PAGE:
Although she is frustrated by society’s attitude toward the women she counsels, Hickman seems undaunted by the vastness of her mission. For every mother in prison, she sees a woman who is receiving treatment. For every Lorenza Penguelly, she sees a Sheryl Massip.
Massip’s case in Santa Anna in December, 1988, was a triumph for Hickman. Despite Hickman’s testimony, and that of others, that the young mother killed her son while under postpartum psychosis, a jury convicted her of murder. But in a dramatic, unprecedented move, the judge overruled the jury, saying the illness was responsible. Massip is believed to be the first woman in Southern California to successfully use the postpartum defense.
Most women Hickman helps haven’t killed their babies. But, for the new mothers, a severe depression coming so soon after a joyous birth is crippling and bewildering.
Something Not Right
Not long after her daughter’s birth, Faye Foster felt something was not right. She veered between thoughts of suicide and thoughts of harming her baby.
“There were times I would literally pray I wouldn’t hurt my baby, that I would take my own life first,” she said 18 months later.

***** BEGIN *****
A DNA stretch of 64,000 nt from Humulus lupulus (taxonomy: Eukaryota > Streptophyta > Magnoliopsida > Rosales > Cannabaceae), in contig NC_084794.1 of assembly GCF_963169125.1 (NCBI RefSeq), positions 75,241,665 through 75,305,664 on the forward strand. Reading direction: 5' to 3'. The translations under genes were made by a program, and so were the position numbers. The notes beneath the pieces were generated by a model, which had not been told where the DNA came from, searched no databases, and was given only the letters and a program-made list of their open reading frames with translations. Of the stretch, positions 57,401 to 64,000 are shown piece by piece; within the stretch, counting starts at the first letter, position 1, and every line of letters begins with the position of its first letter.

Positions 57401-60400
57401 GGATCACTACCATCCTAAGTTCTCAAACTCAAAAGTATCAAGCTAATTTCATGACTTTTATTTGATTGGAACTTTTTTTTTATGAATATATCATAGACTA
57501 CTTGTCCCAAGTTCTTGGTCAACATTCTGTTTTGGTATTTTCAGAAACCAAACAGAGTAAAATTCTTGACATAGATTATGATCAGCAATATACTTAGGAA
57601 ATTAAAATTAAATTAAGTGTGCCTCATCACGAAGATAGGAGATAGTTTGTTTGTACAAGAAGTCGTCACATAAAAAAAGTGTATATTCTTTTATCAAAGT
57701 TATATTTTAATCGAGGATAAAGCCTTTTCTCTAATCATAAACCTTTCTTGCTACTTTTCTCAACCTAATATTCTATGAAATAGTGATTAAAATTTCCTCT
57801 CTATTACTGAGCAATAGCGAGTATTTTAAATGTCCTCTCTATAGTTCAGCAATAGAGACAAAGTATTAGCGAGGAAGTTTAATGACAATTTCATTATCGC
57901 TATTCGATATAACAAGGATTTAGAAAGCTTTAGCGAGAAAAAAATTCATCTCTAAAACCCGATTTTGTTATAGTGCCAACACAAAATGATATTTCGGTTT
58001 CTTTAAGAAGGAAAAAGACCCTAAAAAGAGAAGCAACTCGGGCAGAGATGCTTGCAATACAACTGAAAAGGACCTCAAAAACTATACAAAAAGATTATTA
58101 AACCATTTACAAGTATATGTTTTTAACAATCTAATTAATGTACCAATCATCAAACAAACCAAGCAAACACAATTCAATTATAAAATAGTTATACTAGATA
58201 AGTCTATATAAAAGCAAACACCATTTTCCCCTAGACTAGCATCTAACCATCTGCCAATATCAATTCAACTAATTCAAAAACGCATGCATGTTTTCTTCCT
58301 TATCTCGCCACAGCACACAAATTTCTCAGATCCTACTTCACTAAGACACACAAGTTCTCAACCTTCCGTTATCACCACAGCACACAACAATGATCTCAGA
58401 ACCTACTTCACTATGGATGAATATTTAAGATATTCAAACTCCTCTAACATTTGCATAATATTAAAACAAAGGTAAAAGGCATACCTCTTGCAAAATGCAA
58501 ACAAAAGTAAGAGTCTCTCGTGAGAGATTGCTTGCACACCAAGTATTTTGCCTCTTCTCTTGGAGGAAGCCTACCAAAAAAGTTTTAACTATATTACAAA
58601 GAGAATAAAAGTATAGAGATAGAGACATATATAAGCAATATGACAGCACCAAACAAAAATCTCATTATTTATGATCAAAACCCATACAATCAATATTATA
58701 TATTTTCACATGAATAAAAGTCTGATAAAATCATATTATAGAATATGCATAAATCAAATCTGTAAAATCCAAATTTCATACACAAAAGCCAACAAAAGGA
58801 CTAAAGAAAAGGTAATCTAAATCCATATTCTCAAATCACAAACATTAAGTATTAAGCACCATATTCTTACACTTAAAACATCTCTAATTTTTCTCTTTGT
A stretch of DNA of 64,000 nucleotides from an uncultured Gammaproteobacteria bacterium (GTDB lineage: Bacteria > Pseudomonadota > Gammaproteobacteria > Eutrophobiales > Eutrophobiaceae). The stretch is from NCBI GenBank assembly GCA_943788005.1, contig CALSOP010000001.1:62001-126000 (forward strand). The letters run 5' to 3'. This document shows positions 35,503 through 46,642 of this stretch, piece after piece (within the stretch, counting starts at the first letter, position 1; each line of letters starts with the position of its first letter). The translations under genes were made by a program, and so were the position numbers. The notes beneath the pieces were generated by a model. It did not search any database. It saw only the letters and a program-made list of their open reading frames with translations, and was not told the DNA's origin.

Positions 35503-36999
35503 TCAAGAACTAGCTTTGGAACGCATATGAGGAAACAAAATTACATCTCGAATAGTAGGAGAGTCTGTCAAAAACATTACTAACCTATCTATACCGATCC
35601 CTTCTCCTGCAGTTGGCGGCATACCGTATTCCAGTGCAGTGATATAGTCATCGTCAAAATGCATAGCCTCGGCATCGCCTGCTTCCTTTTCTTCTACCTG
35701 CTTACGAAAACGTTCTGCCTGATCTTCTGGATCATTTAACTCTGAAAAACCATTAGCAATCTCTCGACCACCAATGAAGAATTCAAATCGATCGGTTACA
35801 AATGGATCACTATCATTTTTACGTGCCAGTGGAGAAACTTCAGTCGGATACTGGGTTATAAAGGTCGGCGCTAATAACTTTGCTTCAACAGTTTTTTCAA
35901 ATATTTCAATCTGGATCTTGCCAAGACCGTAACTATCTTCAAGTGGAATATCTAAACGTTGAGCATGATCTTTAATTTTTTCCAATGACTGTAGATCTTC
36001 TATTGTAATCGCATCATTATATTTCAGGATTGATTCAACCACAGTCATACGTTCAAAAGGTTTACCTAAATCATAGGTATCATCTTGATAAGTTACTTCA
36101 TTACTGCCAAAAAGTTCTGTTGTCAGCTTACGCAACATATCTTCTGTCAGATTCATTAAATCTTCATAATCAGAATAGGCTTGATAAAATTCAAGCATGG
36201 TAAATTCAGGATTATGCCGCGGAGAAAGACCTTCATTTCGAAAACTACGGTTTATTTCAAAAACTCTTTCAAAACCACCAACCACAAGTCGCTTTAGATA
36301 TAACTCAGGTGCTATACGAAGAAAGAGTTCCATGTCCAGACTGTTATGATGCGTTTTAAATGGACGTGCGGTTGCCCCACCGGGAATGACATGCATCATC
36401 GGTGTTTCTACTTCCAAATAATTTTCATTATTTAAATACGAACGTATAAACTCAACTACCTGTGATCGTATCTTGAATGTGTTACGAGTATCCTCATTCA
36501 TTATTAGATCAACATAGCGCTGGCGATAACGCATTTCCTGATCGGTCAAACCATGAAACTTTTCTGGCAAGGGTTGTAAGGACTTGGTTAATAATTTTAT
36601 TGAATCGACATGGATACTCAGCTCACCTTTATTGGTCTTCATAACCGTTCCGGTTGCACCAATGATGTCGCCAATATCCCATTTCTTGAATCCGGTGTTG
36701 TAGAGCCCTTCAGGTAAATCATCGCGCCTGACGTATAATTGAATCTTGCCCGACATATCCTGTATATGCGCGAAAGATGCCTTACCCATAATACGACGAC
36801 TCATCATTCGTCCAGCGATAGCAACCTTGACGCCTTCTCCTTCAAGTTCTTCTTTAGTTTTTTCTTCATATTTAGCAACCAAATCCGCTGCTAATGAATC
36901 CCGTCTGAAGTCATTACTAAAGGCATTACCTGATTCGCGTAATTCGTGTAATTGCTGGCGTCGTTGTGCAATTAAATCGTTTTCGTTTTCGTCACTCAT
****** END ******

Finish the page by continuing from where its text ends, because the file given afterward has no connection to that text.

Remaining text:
Foster had reason to fear. Her own mother suffered such deep postpartum depression that she committed suicide when Faye was 4 weeks old. The family never talked about it.
But Foster found help before she lost control. She was hospitalized for a week, and she called Hickman.
“Susan helped me feel not so guilty. She told me I was sick, but that I was a good mother, and I would get through this. I had an uplifted feeling every time I left her,” Foster says.
Hickman says she is able to help because she doesn’t judge her mothers.
“After talking to so many mothers, I realize they are so much like me. This could have happened to me. I don’t think of myself as (being able to kill) my children, but I can understand how something could take over my mind so I could do it,” Hickman said.
“But more than that even, I think of the sadness and the grief, the devastation when a mother realizes her own hands killed her child and she has to live with that the rest of her life,” she said. “All I can tell her is she didn’t kill her child, the illness did.”